latency @ 500 bytes: 7.09 ms average, 8.02 maximum
latency @ 1000 bytes: 10.14 ms average, 11.10 maximum
latency @ 2000 bytes: 18.67 ms average, 19.13 maximum
latency @ 4000 bytes: 36.04 ms average, 36.97 maximum
latency @ 8000 bytes: 67.52 ms average, 70.13 maximum

But when it is uncommented, I get those:

port /dev/cu.usbmodem12341 opened
waiting for board to be ready:
.ok
latency @ 1 bytes: 0.14 ms average, 0.29 maximum
latency @ 2 bytes: 0.15 ms average, 0.28 maximum
latency @ 12 bytes: 0.19 ms average, 0.31 maximum
latency @ 30 bytes: 0.28 ms average, 0.37 maximum
latency @ 62 bytes: 0.42 ms average, 0.52 maximum
latency @ 71 bytes: 0.46 ms average, 0.52 maximum
latency @ 128 bytes: 0.66 ms average, 0.74 maximum
latency @ 500 bytes: 2.25 ms average, 2.39 maximum
latency @ 1000 bytes: 4.39 ms average, 4.58 maximum
latency @ 2000 bytes: 9.71 ms average, 9.94 maximum
latency @ 4000 bytes: 21.23 ms average, 21.41 maximum
latency @ 8000 bytes: 42.08 ms average, 43.22 maximum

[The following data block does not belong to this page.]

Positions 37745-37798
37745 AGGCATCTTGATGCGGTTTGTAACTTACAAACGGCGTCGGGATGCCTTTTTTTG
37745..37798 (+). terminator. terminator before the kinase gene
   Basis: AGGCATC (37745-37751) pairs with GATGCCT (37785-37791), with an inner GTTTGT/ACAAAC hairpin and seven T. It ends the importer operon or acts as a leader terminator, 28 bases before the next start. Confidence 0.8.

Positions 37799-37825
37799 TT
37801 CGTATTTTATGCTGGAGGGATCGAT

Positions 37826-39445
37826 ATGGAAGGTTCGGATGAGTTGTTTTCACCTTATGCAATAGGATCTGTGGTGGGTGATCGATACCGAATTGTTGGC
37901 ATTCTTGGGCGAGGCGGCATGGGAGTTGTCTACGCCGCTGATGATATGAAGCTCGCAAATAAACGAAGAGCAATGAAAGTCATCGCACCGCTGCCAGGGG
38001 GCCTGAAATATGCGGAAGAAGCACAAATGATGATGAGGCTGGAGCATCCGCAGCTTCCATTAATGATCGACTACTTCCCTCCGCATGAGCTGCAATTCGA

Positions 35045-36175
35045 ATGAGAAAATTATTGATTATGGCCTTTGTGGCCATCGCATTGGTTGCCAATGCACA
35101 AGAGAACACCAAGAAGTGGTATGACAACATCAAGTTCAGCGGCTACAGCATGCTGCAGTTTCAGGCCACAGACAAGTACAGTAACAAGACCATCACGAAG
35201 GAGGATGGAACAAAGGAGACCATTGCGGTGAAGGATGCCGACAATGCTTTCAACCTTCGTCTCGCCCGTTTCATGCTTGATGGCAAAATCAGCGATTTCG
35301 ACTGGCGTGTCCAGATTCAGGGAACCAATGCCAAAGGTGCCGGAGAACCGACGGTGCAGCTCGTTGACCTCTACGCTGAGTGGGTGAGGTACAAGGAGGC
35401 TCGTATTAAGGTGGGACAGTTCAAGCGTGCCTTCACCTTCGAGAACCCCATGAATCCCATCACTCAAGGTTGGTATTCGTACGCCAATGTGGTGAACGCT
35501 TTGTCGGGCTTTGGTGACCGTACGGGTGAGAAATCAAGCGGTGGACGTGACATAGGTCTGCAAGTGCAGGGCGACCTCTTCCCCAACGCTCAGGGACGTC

For a few bytes, the average and max are below 1ms... considering your answer, how is it possible ?

Piero
01-08-2013, 03:32 PM
(little bump / Happy new year :) )... This was observed on a Mac, with OS X Lion by the way.

Thanks.

PaulStoffregen
01-08-2013, 05:32 PM
Looks like Apple has made improvements in Lion. The last time I looked at these latency tests was Snow Leopard.

I do not know how Apple is getting the average latency under 0.5 ms. Normally the USB host controller chip doesn't retry communication with an IN endpoint from the first NAK token to the end of the frame.

Perhaps newer chips have the capability to do better (it's certainly possible from a USB protocol point of view) and Apple has carefully optimized their USB stack and drivers?

Piero
01-09-2013, 01:42 PM
Thanks for the reply, I was afraid the values might have been artifacts, not corresponding to actual times. If by any chance you look at latencies again it would be nice to know what is happening exactly !